“As some passionate supporters of the previous president hold on tight to bombast and misinformation, we are laser focused on protecting the health and welfare of people in our communities,” he said.

He acknowledged at a news conference that the the mandate “may feel like a punishment” for those who are vaccinated.

But he added: “While the vaccination can protect against serious illness, it can’t protect you from being infected with COVID-19 and passing it onto someone else, someone who may be more vulnerable.”

The decision to impose the mandate comes as both of Missouri’s urban areas see a big uptick in coronavirus hospitalizations that began in rural parts of the state, especially the southwest part of the state, where vaccination rates remain low.

One of the unvaccinated was 31-year-old Daryl Barker of Branson. He came down with the delta variant in early July and has been hospitalized 17 days. With southwestern Missouri hospitals too full, he was transferred to Lake Regional Hospital in Osage Beach, where he is slowly recovering after becoming critically ill.

On Monday, Barker’s wife, Billie, used a dry erase marker to write “I love you” backwards on the window of the intensive care unit so he could read it.

Dr. Harbaksh Sangha, chief medical officer at Lake Regional, told The Associated Press that the difference between this outbreak and the winter is that patients are younger and sicker, with an illness that progresses much faster.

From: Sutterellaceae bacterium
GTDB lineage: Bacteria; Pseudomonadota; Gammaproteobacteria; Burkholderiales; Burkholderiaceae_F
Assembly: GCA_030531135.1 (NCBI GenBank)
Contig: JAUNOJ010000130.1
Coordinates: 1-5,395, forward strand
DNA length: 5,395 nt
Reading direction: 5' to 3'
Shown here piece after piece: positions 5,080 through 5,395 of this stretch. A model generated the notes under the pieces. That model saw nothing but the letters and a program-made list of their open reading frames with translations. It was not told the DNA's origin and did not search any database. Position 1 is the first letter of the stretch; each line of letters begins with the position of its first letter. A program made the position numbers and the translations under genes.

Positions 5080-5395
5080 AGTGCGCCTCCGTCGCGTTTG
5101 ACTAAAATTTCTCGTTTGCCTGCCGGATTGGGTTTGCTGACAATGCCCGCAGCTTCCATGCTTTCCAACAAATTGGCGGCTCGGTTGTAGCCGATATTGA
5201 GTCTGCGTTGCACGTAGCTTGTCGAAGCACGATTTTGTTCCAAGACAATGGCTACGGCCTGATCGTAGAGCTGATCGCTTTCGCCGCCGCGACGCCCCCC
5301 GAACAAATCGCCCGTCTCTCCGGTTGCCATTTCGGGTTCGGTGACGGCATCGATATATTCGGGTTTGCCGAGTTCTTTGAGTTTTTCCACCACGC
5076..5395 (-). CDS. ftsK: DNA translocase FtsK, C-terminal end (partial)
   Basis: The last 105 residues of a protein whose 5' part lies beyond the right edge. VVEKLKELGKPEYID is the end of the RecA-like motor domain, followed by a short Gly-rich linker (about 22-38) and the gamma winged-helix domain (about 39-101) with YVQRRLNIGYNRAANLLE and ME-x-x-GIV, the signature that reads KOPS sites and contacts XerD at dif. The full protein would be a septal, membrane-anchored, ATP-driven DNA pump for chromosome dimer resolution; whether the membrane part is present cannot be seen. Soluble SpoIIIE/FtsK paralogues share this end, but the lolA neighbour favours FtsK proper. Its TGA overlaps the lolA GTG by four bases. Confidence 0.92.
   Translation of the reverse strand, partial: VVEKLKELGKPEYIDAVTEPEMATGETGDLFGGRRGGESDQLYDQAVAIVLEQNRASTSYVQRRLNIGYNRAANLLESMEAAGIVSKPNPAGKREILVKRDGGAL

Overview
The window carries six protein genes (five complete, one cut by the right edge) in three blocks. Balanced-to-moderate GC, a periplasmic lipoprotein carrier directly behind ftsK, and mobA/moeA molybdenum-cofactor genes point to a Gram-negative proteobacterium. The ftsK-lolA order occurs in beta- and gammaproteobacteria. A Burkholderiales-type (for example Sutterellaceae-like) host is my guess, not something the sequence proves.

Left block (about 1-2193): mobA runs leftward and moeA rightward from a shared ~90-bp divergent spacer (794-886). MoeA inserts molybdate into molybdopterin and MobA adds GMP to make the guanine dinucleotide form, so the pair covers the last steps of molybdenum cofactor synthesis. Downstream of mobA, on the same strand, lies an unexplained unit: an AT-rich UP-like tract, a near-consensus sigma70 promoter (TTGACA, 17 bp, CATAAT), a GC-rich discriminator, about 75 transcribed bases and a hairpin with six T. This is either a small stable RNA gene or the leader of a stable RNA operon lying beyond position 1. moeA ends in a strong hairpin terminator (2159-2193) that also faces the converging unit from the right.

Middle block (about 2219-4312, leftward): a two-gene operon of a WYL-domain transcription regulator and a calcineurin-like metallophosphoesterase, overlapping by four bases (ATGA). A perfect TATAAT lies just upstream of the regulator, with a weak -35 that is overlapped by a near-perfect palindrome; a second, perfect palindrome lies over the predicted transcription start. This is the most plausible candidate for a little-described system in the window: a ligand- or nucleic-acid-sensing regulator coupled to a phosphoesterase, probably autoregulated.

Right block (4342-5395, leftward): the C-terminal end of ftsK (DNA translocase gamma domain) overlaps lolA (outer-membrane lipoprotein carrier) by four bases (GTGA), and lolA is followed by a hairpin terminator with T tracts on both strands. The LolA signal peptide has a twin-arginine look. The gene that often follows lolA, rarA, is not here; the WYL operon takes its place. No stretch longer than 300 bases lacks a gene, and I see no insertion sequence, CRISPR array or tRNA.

“The younger population who are not vaccinated, they become very sick and the mortality in that population is high, too, this time around,” he said.

Since July 1, the hospital has admitted 70 patients with the virus. Twenty-two have died. The two hospitals in the Springfield area also reported an increase in COVID-19 deaths over the weekend.

Erik Frederick, chief administrative officer of Mercy Springfield, where 12 died, tweeted that “most of this could be prevented” unlike last year. “That,” he wrote, “adds an extra layer of anguish.”

Just 47.2% of Missouri residents have received at least the first dose of the vaccine, which is far below the national rate of 56.8%, state and federal data shows.

Elsewhere in the state, Whiteman Air Force Base reinstated its mask mandate Monday, the Harry S. Truman Library & Museum in the Kansas City area said it was closing and Truman Medical Center/University Health announced that it will require all workers to be vaccinated.

Dr. Barbara Pahud, an infectious disease physician and researcher at Children’s Mercy Hospital in Kansas City, said the hospital is at capacity. She blamed COVID-19 and a rise in other respiratory illnesses that have emerged as mask mandates lifted.

“The world is open again, and that means infectious diseases, not just COVID, are circulating,” she said during a University of Kansas Health System briefing.

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AP video journalist Sarah Blake Morgan in Osage Beach contributed to this report.

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This story has been corrected to correct the wording from the lawsuit.